German can be taken as part of the MIC Arts Degree as a joint honours combination.
You are someone who enjoys learning about other cultures, who is interested in languages as well as literature, film, art, current affairs and history. You would either like to continue with German because you liked it in school or you may want to pick it up as a beginner who is happy to get a chance to start learning German. Perhaps you are someone who wants to benefit from the excellent job prospects for anyone with a good knowledge of other EU languages and of German in particular. And you know that German is one of the major languages of the European Union and the most common first language spoken by people within the European Union.
German Studies at MIC not only includes language learning, but also offers a different perspective on European media, film, literature, history and different cultures and provides students with skills much needed today. The Department of German Studies offers an exciting and wide-ranging language programme that enables students to excel in their language and intercultural skills, be it as beginners or advanced German students. The Department provides a friendly and supportive learning environment, which allows for small group work and innovative approaches to language teaching.
German is the first language of more than 100 million people in Germany, Austria and parts of Switzerland and is spoken in Eastern Europe and Northern Italy. It offers access to the rich and diverse cultural heritage of many countries at the heart of Europe and is also a very important medium of communication for international business and trade. German can be studied at both beginner and advanced level at MIC. Students who did not do German for their Leaving Certificate can take German for beginners in first year, before joining other German students in second year. Bridging tutorials are offered for those ab inito students who decide to continue with German in Year Two.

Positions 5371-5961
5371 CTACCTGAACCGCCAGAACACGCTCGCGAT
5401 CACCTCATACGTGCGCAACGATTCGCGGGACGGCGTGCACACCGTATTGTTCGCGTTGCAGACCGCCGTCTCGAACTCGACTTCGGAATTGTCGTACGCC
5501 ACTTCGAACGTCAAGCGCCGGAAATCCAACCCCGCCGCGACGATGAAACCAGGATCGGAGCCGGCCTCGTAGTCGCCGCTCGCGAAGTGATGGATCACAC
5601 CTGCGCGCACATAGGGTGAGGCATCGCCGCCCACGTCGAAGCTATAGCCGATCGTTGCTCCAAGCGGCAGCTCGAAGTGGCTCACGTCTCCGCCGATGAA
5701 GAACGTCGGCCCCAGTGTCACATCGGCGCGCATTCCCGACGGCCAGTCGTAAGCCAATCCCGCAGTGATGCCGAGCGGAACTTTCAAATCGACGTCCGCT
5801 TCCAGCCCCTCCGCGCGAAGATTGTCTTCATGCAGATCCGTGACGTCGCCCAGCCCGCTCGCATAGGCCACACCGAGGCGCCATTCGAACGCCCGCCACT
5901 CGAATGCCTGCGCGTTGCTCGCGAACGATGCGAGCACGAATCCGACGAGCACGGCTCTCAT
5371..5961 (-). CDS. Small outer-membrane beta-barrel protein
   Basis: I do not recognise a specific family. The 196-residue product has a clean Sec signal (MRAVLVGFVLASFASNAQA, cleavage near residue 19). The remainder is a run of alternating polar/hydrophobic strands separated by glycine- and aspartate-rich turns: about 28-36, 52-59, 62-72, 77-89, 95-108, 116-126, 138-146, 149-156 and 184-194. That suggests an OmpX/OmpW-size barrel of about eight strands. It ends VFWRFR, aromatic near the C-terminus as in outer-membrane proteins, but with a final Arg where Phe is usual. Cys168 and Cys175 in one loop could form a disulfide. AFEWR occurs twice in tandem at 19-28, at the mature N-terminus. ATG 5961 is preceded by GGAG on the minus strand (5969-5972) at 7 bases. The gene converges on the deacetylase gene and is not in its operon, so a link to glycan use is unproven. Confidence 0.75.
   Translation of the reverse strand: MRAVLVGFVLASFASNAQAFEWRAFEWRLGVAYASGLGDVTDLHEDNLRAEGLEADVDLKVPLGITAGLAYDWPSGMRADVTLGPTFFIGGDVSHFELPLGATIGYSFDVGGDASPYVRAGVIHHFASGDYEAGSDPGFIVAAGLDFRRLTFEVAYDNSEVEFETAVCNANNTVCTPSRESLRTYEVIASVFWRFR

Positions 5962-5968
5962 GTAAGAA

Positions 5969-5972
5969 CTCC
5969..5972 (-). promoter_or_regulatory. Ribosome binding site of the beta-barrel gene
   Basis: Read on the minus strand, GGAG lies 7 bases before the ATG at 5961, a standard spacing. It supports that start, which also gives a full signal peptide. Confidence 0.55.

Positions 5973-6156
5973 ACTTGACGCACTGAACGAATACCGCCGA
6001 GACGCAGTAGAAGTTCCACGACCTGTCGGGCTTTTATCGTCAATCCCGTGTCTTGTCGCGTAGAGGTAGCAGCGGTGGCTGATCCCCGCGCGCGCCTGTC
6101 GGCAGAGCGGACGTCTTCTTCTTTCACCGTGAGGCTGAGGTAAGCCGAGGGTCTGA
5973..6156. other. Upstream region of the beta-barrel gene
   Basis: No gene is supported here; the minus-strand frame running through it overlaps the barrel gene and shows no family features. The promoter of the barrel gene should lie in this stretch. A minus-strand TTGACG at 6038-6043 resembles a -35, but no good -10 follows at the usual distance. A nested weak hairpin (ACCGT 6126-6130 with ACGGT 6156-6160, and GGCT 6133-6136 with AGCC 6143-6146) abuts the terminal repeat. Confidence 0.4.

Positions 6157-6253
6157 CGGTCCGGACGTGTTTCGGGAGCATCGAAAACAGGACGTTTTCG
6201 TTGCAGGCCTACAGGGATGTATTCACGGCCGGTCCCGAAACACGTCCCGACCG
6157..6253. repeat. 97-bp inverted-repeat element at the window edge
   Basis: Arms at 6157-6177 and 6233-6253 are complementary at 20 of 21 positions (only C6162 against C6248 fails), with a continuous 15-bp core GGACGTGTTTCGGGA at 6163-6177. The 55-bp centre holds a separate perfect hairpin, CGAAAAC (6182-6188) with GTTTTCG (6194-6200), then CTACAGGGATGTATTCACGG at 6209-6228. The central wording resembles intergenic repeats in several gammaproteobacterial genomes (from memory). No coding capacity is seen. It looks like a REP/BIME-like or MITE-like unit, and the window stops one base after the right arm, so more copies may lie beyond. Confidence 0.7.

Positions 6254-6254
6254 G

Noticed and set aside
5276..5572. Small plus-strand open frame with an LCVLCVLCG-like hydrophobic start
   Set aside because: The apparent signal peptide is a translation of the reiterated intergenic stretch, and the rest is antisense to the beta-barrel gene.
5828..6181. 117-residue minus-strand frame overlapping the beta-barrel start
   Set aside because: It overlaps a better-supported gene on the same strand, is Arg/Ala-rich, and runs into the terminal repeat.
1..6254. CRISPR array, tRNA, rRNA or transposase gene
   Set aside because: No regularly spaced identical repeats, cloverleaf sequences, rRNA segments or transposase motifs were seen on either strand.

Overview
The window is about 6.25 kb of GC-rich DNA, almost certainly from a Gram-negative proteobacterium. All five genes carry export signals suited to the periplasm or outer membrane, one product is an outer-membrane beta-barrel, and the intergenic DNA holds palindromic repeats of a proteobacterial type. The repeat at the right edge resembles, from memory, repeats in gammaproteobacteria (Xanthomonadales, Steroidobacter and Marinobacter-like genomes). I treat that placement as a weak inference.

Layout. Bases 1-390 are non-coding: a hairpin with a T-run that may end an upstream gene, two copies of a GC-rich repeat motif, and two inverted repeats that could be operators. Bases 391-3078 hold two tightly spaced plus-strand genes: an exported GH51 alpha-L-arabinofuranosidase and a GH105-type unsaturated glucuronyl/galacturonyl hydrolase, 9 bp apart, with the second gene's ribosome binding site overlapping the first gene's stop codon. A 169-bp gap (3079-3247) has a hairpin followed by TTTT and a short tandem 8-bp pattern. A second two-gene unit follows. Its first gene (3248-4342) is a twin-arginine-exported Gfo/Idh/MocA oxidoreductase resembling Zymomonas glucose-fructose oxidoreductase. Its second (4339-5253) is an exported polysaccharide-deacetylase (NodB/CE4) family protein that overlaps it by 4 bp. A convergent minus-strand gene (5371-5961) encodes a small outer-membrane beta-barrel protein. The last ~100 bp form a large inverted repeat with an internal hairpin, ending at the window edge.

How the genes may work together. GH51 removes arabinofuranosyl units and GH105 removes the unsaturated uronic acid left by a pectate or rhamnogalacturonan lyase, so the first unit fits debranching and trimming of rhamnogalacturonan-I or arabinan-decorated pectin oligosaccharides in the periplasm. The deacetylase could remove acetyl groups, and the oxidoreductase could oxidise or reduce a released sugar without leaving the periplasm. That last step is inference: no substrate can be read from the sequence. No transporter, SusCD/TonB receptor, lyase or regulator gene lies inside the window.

Teaching and learning in the Department of German Studies has many facets (from debates on current affairs and 'Teaching German' workshops to film screenings and linguistics) and the German programme is concerned with both German language and culture. Substantial language practice, such as writing, oral, aural practice and CALL (Computer Assisted Language Learning), at basic and advanced levels is provided throughout the course. Students are introduced to aspects of history, social structure, ideology, contemporary culture and politics, etc., as expressed in literature, film and print media. The theory and practice of second-language acquisition and language teaching methodology are integral parts of the Linguistics module. By learning German, students gain access to another, very diverse culture and acquire intercultural/transnational communication skills that are needed in our multicultural and increasingly globalised society. Students who choose this subject are normally required to spend at least one semester during their third year in a German-speaking country.
German graduates find work in a wide range of careers, including:
- International Business
- European and Irish public service
- PR and Marketing
- Arts and Cultural Institutions
- Translating and interpreting
- Teaching (Professional Master of Education required)
- MA/PhD Research